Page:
Notched Strength of Double-Row Multi-Holes Woven Fabric Kenaf Composite Plates with Different Plate Orientations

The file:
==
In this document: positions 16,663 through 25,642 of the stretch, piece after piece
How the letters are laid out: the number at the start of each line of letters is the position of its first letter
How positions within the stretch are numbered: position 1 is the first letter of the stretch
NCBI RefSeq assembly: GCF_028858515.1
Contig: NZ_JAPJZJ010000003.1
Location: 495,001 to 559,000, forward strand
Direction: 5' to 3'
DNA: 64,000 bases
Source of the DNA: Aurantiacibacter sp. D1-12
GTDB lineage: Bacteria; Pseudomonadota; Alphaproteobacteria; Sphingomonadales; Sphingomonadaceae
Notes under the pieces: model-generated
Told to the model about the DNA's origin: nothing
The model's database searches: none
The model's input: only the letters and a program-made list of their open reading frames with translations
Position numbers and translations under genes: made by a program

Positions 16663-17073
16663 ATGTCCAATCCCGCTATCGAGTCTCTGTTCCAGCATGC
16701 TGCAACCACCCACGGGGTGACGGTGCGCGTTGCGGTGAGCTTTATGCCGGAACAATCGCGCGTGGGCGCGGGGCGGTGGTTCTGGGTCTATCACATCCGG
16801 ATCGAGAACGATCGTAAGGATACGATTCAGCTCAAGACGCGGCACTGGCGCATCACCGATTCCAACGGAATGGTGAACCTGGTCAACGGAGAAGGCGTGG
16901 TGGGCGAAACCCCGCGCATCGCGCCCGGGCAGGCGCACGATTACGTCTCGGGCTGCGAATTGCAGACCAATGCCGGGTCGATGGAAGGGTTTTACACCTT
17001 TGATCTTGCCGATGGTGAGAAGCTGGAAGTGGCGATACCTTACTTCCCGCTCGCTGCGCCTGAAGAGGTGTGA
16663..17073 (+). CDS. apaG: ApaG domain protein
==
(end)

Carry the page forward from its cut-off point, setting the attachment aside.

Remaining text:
The implementation of sustainable materials in most engineering sectors has increased rapidly on daily basis. Combination of natural fiber with epoxy polymer able to produce a high performance composite material which potentially substitute synthetic fiber due to comparable specific strength (and stiffness) to glass fiber composites. Kenaf fibers provide advantages in various aspect, for example, relatively cheap, renewable, short harvesting period, less-abrasive, non-irritating to skin and easily available locally. Current project investigates parametric study on notched strength of double-row multi-holes woven fabric kenaf composites with variation of lay-up types, plate thickness and drilled holes numbers of testing coupons. Production of testing coupons started with weaving twisted kenaf yarns by using weaving handloom machine, followed by plate fabrication stage using hand lay-up technique accordance to the designated stacking orientations and compressed under pressure by using hydraulic compression machine. The finishing panels are then cut into testing coupons and drilled with multi-holes as specified in the testing series. As expected, multiple-hole may exhibited more complex failure mechanism due to perturbation of stress distribution occurred within adjacent holes compared to single-hole plates. It was found that cross-ply lay-ups were stronger than quasi-isotropic lay-ups counterparts due to larger volume fractions of 0° fiber directions in cross-ply plates. Thicker plates are associated to larger notched strength due to resistance of fiber bridging as delamination took place. Double-row configurations gave smaller net-tensile area and consequently weaker notched strength than single-row configurations counterparts. Overall, good agreements were found in all testing series investigated.